Penticton hockey legend Ivan McLelland reflects on his memories of Memorial Arena during a recent tour of the iconic facility for members of the public. The Arena Task Force reported to council on its initial findings, including public feedback on the future of Memorial Arena. Mark Brett/Western News Penticton hockey legend Ivan McLelland reflects on his memories of Memorial Arena during a morning tour of the iconic facility for members of the public Thursday. City council will decide in the future whether to replace or repair the structure. Mark Brett/Western News

Arena Task Force reports in

Arena Task Force brings initial recommendations to Penticton city council

There is still a lot of work to be done, but the Arena Task Force is asking Penticton city council to endorse some preliminary findings as a basis for future work by the committee.

Key among their early findings is that all four ice surfaces — Memorial, McLaren, the community rink and the main South Okanagan Events Centre ice — are heavily utilized and the city needs to maintain at least that many in order to continue providing existing services and programs. Penticton Minor Hockey Association has a presence at all four rinks, especially Memorial Arena but much of that is due to the Okanagan Hockey Group, which is a major user of every ice surface except McLaren.

OHG accounts for 35 per cent of all ice time, about 90 per cent of which is in non-prime hours. The hockey academy is expected to use $535,000 worth of ice time in 2017.

More: Memorial Arena opens doors to the past

Responding to a question from Coun. Andre Martin, task force chair Stewart Ladyman said he wasn’t of the opinion council had pre-decided the fate of Memorial Arena.

“If I was, I wouldn’t be sitting here right now,” said Ladyman. “I wouldn’t waste my time.”

Ladyman added that he didn’t think members of the task force all had firm opinions on what should be done with Memorial.

Feedback gathered through engagement activities includes that many residents see the history of Memorial Arena as important and would like to better understand the options and investment required before any decision was made. Ladyman said opinions ranged from one young community member saying it had to be kept to others wanting to see a new rink.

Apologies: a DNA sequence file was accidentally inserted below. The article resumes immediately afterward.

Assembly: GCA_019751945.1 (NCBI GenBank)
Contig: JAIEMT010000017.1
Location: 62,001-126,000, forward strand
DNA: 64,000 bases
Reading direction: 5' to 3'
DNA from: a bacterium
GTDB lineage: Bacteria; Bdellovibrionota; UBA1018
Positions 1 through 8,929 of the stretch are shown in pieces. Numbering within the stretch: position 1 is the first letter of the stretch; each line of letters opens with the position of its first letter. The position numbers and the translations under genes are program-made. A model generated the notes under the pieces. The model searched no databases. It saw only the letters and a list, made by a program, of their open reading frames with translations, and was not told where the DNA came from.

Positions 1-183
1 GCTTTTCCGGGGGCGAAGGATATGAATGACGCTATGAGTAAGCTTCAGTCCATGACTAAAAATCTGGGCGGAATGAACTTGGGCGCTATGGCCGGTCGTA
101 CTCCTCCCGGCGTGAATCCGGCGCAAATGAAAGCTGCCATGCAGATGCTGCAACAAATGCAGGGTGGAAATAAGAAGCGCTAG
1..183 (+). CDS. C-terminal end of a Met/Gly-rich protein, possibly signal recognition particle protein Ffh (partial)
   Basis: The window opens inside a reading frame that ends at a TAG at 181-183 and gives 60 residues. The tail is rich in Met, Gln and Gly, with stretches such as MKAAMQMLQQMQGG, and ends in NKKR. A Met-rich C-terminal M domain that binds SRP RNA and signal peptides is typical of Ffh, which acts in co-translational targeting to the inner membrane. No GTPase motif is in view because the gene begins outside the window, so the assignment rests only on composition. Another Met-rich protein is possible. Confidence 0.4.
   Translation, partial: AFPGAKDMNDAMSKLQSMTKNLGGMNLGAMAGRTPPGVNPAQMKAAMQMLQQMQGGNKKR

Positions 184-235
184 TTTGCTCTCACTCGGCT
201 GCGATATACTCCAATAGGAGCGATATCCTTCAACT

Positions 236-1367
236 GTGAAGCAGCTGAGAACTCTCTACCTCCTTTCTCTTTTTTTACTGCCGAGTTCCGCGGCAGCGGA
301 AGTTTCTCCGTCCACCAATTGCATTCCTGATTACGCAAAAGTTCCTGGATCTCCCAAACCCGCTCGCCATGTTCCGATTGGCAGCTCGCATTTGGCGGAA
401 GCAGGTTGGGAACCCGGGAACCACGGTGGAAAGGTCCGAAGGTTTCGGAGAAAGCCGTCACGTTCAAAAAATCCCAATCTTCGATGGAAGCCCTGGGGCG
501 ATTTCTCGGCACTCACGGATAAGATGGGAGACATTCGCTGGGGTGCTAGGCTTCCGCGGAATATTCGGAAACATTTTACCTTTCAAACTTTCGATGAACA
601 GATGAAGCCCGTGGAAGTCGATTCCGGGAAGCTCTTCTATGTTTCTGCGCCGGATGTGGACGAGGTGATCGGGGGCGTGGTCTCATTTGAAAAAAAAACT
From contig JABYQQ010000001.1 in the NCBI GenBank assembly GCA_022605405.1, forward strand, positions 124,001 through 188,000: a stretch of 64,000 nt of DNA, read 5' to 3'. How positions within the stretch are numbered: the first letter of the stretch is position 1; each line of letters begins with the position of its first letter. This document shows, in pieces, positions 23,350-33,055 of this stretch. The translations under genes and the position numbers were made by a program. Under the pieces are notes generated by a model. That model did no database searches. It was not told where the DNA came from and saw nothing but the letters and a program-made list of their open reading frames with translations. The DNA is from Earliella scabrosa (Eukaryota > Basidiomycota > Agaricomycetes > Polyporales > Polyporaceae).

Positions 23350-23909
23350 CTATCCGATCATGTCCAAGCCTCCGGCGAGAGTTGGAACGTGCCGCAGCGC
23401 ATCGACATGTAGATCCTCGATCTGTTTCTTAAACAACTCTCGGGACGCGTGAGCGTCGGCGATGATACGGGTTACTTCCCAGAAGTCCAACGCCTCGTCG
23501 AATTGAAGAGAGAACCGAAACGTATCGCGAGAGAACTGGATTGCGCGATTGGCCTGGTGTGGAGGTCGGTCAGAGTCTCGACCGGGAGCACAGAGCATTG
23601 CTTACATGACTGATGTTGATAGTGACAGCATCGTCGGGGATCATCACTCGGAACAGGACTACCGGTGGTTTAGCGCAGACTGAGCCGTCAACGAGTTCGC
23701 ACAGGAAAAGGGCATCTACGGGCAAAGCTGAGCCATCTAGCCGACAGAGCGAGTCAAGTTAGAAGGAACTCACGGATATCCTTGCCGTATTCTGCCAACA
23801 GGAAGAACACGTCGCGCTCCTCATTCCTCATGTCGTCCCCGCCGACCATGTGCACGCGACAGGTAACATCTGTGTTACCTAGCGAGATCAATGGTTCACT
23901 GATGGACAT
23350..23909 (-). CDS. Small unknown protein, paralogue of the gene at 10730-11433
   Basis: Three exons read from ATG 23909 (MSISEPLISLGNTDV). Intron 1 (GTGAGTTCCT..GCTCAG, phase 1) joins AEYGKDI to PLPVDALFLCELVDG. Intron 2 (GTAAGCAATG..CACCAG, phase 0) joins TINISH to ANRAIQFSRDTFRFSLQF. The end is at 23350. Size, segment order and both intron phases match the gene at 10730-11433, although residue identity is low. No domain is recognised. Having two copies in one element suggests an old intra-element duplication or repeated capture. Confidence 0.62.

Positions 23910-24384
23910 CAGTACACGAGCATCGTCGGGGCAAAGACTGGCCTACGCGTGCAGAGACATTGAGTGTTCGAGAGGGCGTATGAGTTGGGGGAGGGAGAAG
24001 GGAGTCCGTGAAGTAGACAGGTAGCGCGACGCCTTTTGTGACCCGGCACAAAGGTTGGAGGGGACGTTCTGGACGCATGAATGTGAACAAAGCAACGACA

Other concepts the task force wants the city to endorse include multi-purpose facilities that can be used year round, with regulation-size surfaces and ceiling heights, seating for up to 400 spectators and a desired location on the SOEC campus for sports tourism opportunities.

Stewart Ladyman, chair of the task force, said two of the existing arenas are not regulation size, and one doesn’t have regulation ceiling height.

“That creates issues if we want to bring in outside teams,” said Ladyman, referring to the sports tourism potential of Penticton’s arenas. New arenas, he continued, are being constructed to regulation sizes, with the ability to expand and accessibility features. They also have fewer spectator seats, noting the community rink has a 500-seat capacity, and Memorial has 2,000.

“Memorial has too many seats if you want to keep it. You’ve got SOEC if you need something big,” said Ladyman.

To that end, the task force recommends an arena feasibility study on options to build a new arena on the SOEC campus and to continue assessing Memorial and McLaren arenas, and create a more detailed analysis including cost estimates for keeping the buildings operating in the long and short term.

More: Memorial Arena numbers estimates at this point

The task force is expected to present final options and recommendations to city council in June. Information about their work is available online at to the task force report, there have been 1600 visits to the site, 200 documents downloaded and just nine ideas submitted.

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